So the protests against the Church of Jesus Christ of Latter-day Saints because of its support for Proposition 8 are continuing and receiving quite a bit of mainstream media coverage. Proposition 8 passed a constitutional amendment defining marriage as an institution involving one man and one woman. Stories involve everything from Mormon churches being vandalized to large-scale protests in urban areas. The story is so big that it has even crossed the pond. Here's the Independent's lede:
Daniel Ginnes carried a banner declaring: "No More Mr Nice Gay." Brian Lindsey held up a sign billing Joseph Smith, founder of the Church of the Latter Day Saints, as a "prophet, polygamist, paedophile." Hundreds of others simply chanted: "Mormon scum."
The story is fairly balanced for a British paper but fails to articulate why Mormons are being singled out from all the many religious and other groups that supported Proposition 8. (Although it looks like evangelicals are being targeted as well -- here's an Associated Press report on large-scale marching on Saddleback Community Church. Mosques, Roman Catholic churches, Orthodox churches, Orthodox synagogues and most Protestant churches are as yet untouched, interestingly.)
CNN mentioned a religious angle in its write-up of the protests:
In Palm Springs, a crowd of several hundred gathered in front of the city hall, chanting "Civil rights" and "Tax the Church." One sign read: "We will not give up."
Several protesters surrounded an elderly looking woman, an apparent Proposition 8 supporter, and shouted at her. No arrests were reported at any of the demonstrations.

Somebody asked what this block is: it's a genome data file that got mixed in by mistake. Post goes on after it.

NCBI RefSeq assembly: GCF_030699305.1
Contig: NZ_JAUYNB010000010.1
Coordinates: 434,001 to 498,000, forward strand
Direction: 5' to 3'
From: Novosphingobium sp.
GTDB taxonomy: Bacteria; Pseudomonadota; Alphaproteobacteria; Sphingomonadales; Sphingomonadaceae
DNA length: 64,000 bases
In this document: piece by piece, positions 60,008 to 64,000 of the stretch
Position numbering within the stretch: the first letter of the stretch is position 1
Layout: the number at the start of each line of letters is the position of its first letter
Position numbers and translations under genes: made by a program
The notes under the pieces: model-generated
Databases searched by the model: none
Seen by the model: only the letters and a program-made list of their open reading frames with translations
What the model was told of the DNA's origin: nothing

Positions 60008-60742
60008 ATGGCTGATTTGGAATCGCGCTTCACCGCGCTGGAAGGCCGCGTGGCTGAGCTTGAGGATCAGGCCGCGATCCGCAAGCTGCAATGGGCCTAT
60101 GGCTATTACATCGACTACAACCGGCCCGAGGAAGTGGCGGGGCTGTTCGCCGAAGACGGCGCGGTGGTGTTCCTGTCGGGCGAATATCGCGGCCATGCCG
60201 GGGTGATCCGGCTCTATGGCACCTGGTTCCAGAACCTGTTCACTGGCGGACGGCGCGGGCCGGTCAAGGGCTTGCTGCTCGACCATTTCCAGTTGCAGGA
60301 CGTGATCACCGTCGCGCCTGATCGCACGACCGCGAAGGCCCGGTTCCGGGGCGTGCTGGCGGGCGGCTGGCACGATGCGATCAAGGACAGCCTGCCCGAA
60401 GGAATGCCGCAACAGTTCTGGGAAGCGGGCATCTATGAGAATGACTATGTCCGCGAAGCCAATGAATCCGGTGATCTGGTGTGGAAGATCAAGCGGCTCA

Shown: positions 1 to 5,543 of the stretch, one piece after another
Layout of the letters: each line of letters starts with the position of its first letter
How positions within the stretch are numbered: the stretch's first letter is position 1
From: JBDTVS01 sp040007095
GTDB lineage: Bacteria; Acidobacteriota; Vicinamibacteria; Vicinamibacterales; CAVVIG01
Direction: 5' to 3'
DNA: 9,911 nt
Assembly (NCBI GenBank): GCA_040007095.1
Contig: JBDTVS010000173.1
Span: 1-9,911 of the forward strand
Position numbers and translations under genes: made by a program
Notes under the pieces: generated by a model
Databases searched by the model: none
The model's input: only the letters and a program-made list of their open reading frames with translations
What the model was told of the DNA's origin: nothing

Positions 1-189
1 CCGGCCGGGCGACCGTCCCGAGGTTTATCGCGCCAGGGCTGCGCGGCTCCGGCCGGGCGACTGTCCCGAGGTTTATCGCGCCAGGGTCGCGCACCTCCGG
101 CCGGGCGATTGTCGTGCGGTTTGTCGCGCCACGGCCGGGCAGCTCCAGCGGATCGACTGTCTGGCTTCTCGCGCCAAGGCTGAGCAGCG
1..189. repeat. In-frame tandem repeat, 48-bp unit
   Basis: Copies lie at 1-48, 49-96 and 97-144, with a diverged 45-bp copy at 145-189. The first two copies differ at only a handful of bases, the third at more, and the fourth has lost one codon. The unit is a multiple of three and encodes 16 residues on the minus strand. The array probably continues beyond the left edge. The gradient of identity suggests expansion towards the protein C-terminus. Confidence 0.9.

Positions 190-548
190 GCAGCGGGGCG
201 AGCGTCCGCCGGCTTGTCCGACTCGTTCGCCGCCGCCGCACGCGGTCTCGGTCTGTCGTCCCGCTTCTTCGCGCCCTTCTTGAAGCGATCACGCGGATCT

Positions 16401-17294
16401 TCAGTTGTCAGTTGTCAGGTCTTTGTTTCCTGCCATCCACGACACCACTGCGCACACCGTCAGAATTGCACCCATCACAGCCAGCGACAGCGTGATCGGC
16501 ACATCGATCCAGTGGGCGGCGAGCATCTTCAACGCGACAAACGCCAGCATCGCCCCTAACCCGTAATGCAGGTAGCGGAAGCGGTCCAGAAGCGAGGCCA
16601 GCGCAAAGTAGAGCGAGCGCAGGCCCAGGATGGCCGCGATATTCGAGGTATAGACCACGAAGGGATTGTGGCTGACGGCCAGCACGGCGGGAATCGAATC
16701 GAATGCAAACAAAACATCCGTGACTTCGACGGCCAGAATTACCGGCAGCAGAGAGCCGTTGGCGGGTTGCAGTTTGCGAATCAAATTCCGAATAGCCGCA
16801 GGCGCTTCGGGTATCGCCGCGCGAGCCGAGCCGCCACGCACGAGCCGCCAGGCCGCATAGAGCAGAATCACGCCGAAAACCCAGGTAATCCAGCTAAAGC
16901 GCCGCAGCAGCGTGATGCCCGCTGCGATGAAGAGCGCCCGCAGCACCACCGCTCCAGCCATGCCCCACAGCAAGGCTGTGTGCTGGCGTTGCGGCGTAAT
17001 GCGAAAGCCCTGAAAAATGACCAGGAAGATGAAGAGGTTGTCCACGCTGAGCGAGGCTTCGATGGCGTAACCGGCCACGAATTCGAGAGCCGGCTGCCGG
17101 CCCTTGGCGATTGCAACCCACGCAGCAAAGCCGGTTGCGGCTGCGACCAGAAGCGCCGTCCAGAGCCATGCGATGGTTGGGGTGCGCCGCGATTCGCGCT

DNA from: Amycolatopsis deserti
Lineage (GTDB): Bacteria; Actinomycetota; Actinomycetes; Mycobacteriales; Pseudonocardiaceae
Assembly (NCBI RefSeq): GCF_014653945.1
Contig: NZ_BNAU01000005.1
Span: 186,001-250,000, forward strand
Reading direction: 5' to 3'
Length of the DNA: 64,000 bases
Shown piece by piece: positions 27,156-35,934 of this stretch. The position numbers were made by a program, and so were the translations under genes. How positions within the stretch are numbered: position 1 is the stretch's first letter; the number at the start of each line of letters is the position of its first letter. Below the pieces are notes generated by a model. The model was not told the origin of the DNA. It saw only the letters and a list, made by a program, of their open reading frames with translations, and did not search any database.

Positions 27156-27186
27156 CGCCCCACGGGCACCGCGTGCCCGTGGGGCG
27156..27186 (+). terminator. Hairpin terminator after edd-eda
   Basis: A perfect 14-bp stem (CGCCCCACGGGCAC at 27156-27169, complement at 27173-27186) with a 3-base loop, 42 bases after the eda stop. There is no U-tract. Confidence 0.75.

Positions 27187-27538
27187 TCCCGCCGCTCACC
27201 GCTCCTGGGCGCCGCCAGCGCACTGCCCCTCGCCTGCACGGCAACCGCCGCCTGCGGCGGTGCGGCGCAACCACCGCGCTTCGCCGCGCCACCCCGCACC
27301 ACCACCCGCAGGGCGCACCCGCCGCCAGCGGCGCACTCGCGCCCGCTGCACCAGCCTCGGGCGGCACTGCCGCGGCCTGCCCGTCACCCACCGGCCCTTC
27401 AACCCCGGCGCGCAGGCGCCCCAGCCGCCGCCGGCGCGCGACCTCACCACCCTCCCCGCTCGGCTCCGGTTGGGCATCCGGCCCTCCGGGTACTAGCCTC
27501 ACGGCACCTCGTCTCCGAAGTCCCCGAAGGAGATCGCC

In Salt Lake City, Utah, about 2,000 demonstrators gathered at Temple Square to protest against the Church of Jesus Christ of Latter-day Saints. The Mormon church strongly supported Proposition 8, which amends California's constitution to define marriage as legal only between one man and one woman.
Proposition 8 opponents say the Salt Lake City-based church donated a majority of the money raised in support of the measure.
The LDS Church believes it should not be singled out when other groups also supported the proposition.
"It is disturbing that The Church of Jesus Christ of Latter-day Saints is being singled out for speaking up as part of its democratic right in a free election," the church said in a statement Friday.
It's great that this story mentions that the LDS weren't the only ones to support the proposition, but this needs to be fleshed out much more. And this tidbit about a majority of the money being raised in support of the measure coming from Mormons? How would anyone -- supporters or opponents -- know whether that's true? Do you now have to list your religious affiliation before contributing funds to be engaged in the democratic process? And, since you don't, how is this figure being calculated? And if the opponents of Proposition 8 were spending their time investigating the religious affiliation of donors to the proposition, did they just seek out information on Mormons or did they investigate other groups as well?
Even when talking about funding, it's important to provide some context. How many stories mention that the opponents of Proposition 8 out raised the supporters? Or that the California branch of the National Education Association donated $1.25 million to fight the proposition? The LDS, while encouraging members to support the proposition with votes and donations, didn't give any money to the cause.